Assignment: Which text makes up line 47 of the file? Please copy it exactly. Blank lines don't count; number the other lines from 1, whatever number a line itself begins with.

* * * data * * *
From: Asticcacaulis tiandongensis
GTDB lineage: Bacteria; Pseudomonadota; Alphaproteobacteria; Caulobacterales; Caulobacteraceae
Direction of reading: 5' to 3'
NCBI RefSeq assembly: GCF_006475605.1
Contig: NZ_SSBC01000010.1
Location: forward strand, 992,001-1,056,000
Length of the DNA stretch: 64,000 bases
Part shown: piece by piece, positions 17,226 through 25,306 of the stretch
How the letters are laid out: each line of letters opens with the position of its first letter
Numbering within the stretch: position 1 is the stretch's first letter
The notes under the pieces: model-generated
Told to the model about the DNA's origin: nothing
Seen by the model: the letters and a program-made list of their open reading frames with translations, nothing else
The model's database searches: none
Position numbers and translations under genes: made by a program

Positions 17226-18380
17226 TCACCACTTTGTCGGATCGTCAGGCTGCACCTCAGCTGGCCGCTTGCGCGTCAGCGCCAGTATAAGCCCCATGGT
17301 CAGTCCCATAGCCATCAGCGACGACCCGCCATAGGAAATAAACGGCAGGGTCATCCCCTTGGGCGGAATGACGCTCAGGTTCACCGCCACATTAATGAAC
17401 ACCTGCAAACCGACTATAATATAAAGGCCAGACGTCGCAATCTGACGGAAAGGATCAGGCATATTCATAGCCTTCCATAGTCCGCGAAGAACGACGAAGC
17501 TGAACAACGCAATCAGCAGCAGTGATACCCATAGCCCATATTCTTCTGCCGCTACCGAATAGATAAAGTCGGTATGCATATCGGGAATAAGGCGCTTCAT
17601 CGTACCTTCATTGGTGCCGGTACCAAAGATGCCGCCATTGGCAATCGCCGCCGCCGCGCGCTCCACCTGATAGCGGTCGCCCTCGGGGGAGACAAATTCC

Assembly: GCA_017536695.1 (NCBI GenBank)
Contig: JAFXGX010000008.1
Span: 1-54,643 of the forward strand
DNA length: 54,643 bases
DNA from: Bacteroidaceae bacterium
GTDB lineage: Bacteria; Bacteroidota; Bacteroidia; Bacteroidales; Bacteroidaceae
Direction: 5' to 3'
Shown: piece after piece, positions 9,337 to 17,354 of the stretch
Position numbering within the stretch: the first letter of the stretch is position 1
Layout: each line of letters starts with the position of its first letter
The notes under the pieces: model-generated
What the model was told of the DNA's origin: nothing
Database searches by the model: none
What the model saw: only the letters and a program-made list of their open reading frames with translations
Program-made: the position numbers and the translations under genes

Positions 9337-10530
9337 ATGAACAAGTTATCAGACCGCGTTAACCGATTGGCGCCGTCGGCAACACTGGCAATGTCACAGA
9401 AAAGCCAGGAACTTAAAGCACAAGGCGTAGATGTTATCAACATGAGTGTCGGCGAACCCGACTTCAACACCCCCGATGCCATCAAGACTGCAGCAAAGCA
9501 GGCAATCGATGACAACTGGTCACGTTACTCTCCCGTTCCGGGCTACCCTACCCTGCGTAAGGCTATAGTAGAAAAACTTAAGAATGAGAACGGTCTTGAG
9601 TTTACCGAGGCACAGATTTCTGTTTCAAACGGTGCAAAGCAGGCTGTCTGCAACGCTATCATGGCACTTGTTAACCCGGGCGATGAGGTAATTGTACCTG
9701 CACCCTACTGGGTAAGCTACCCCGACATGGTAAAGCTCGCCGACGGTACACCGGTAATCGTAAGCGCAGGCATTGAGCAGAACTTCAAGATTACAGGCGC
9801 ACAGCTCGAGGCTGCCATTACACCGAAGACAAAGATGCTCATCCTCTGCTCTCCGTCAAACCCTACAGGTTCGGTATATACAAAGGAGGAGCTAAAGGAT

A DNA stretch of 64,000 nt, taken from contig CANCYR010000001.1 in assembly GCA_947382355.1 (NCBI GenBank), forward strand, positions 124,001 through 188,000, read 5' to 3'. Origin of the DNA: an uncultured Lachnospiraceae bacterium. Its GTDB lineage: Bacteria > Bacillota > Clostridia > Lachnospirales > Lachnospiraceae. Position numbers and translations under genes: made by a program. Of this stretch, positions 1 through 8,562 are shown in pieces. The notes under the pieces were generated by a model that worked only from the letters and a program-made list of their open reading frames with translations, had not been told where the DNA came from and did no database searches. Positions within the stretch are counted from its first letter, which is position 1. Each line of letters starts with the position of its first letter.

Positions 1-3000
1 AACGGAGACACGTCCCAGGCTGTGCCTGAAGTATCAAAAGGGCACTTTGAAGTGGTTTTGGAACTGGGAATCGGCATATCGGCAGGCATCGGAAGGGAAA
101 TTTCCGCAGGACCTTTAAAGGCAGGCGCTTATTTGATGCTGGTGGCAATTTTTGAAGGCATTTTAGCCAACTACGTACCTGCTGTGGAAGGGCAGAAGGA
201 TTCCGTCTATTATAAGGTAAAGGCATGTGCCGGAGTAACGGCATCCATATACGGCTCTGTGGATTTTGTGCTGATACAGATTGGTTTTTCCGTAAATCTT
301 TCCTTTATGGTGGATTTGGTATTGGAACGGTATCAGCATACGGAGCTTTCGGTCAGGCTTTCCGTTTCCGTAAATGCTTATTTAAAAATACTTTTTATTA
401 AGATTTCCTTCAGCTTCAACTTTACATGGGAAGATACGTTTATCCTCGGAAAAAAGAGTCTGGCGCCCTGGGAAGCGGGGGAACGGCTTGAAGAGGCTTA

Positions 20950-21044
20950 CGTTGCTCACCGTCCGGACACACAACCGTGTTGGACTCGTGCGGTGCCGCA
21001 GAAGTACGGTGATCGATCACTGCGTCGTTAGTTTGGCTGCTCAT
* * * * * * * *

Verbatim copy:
101 TTTCCGCAGGACCTTTAAAGGCAGGCGCTTATTTGATGCTGGTGGCAATTTTTGAAGGCATTTTAGCCAACTACGTACCTGCTGTGGAAGGGCAGAAGGA